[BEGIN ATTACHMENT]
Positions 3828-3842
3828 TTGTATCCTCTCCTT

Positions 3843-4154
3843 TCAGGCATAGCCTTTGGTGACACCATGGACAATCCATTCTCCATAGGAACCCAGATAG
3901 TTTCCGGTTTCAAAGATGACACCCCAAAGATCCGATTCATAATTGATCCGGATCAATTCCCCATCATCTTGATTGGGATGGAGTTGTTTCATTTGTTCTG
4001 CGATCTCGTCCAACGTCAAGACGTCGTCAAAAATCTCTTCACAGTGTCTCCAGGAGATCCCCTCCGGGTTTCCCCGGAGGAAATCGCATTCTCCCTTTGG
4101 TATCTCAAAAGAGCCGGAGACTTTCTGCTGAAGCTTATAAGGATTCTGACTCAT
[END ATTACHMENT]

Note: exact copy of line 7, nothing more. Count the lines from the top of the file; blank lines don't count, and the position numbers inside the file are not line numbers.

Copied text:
4101 TATCTCAAAAGAGCCGGAGACTTTCTGCTGAAGCTTATAAGGATTCTGACTCAT